Legit Case Reviews
In-Win Griffin Black Mid Tower PC Case Review
|Manufacturer:||IN-WIN Development Inc.|
|Product:||In-Win Griffin ATX Mid Tower Case|
|Date:||Wed, Jun 30, 2010 - 12:00 AM|
|Written By:||Brian Giacoletti -|
Thanks for staying with us on the tour! As you can see, we have now arrived at the build. This is where the tour will start to get a bit, shall we say, less favorable? For starters, if you are like me and your wiring needs to be nothing short of superb, this is not the case for you. You may as well stop reading right now because you will be left with nothing but the question, "WHY?" The build went smoothly for the most part. As was mentioned earlier there are no standoffs to install so you can slap the motherboard in, install your adapter cards, and then it gets hard. Actually installing the power supply is not hard at all, but unless you have a modular power supply you are going to have a really, really hard time trying to find a place to hide your wiring. Even if you do have a modular power supply you are still going to find it a tad tricky to hide the wires. In most cases there is space behind the motherboard tray. There is not that much room in the Griffin; I tried and I tried to get them to fit but I just couldn't unless I wanted my side panel to be all bowed out; in my book not cool.
Installing the hard drives can be bit tricky, too, depending on the video card setup you have. I happen to have a crossfire setup with two Radeon 5770's that are fairly short compared to the longer cards like the GTX 260 or Radeon 5870. I also had to mess with my drive placement so that I didn't have to tweak my SATA cables in such a way that it would cause damage or distortion to my SATA connectors on both ends. As you can see, I ended up putting my 3 1/2" hard drive in between the two video cards to avoid the aforementioned tweakage. It's not really where I wanted the drive, but I was left with no other choice, really.
My optical drive was a breeze to install due to the tool-less design. The installation of my SSD was a different story. I know I am probably being really overly critical here, but I had to install the SSD with one screw because there were no bays that had a hole configuration that matched the screw pattern on the SSD. Like I said before, with the Solid State Drive becoming a regular component of most enthusiasts' computers these days, they could have at least added a drive bay with the proper hole placement for a solid state drive.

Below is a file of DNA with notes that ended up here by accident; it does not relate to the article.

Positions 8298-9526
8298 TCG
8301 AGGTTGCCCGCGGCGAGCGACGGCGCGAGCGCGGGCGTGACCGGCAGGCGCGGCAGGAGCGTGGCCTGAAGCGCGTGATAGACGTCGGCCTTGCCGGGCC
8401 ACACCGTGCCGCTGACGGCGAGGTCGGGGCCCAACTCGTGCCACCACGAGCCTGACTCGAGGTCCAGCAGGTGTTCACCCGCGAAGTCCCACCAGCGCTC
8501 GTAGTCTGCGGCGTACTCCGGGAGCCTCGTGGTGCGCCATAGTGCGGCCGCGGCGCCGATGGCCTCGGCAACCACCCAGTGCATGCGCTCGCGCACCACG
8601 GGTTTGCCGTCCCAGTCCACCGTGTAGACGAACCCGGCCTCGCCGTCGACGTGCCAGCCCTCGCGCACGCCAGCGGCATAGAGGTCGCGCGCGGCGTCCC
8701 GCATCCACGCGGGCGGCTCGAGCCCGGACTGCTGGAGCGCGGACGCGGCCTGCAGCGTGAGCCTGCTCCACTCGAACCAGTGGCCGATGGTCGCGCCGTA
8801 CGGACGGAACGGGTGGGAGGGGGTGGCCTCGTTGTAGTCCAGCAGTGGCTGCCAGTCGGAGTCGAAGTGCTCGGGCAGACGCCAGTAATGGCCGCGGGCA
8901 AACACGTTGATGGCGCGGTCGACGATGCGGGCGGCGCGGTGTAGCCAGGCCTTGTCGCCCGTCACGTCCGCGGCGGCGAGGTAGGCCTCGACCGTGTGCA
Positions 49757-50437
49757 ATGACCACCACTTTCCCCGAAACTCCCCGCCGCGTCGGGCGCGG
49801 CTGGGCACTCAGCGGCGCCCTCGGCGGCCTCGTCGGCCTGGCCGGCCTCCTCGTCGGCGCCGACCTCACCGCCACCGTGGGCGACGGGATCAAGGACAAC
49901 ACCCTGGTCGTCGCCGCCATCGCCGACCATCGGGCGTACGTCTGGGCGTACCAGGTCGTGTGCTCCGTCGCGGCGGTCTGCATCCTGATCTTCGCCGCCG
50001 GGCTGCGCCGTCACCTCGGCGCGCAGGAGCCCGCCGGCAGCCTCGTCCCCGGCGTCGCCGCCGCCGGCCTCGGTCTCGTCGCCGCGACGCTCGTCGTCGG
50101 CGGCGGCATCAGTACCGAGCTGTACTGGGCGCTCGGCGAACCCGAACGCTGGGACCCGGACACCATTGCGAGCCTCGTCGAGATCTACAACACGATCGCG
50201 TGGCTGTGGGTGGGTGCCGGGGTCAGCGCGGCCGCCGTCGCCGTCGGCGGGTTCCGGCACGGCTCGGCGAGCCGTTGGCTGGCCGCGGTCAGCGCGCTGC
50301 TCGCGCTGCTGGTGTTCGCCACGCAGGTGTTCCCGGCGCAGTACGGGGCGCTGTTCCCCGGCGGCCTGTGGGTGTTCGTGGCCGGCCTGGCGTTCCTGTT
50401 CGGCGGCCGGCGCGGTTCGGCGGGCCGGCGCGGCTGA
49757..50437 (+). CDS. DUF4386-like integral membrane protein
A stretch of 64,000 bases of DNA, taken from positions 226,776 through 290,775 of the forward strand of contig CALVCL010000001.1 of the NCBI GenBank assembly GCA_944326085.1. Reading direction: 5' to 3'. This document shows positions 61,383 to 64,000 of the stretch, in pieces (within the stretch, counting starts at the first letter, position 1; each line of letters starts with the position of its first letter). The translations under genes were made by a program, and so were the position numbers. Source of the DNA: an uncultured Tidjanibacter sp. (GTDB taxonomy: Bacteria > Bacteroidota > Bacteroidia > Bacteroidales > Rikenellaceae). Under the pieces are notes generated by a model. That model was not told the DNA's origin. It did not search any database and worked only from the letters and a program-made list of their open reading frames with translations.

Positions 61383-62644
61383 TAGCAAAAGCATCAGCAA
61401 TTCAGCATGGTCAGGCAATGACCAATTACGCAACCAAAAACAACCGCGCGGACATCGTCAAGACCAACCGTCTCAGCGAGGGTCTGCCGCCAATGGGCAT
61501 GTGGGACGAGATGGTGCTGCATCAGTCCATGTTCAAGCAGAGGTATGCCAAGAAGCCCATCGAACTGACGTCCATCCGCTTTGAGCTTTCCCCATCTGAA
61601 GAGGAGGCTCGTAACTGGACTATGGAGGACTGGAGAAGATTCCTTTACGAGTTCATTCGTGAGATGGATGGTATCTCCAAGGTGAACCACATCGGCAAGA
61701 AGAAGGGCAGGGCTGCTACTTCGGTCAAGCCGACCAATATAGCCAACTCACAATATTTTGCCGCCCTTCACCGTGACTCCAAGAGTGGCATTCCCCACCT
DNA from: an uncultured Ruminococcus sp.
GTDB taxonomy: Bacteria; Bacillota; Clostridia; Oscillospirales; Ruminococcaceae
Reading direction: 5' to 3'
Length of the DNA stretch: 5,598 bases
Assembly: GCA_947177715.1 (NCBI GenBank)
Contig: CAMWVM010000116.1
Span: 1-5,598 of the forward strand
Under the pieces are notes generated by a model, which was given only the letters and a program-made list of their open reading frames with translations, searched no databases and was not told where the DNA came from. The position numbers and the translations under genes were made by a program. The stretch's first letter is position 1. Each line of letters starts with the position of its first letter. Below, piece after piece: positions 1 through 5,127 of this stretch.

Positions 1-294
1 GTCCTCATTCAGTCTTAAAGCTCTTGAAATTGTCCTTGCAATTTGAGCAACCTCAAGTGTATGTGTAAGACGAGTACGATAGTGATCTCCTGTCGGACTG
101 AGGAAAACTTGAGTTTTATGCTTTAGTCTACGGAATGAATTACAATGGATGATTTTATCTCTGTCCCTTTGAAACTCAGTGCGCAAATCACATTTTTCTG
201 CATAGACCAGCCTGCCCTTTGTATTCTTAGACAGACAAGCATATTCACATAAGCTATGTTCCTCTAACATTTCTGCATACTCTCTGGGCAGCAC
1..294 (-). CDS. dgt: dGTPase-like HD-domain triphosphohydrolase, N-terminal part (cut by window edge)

So, I get done installing all of the components of the system and I go to replace the side panel with the big huge fan on it. Well, guess what? It doesn't fit and it doesn't want to go on. The reason: my CPU heat sink is too high for the case. It is 125 MM high, and in order to get the side panel on I have to bow the side of the case to get it on, and as I said before, not cool. So, I get the side panel on all bowed and looking silly and I think to myself "there is no way that fan is going to spin with side installed like that." Boy was I wrong! It actually spins just fine. Here is a little disclaimer: I am not telling you it is safe to install the side panel of this case on a CPU cooler that it is clearly touching as it is not safe and could damage your system. That is why nut jobs like us do all of the dirty work for you. We are destined to destroy our systems in the name of quality products. I ran the system like this for a bit and removed the side panel because I didn't want to do any damage to my system. So the point is if you have a CPU heat sink and fan that is taller than about 115 MM this case is not for you unless you are willing to remove the 22 CM fan and add your own 120 MM fans, which is an option on the side panel. I did find that with two 120 MM fans installed the side panel went on just fine.
Next Page - Final Thoughts/Conclusion
Page 1 - The IN WIN Griffin Black ATX Mid Tower Case
Page 2 - Packaging
Page 3 - External Impressions
Page 4 - Internal Impressions
Page 5 - The Build
Page 6 - Final Thoughts/Conclusion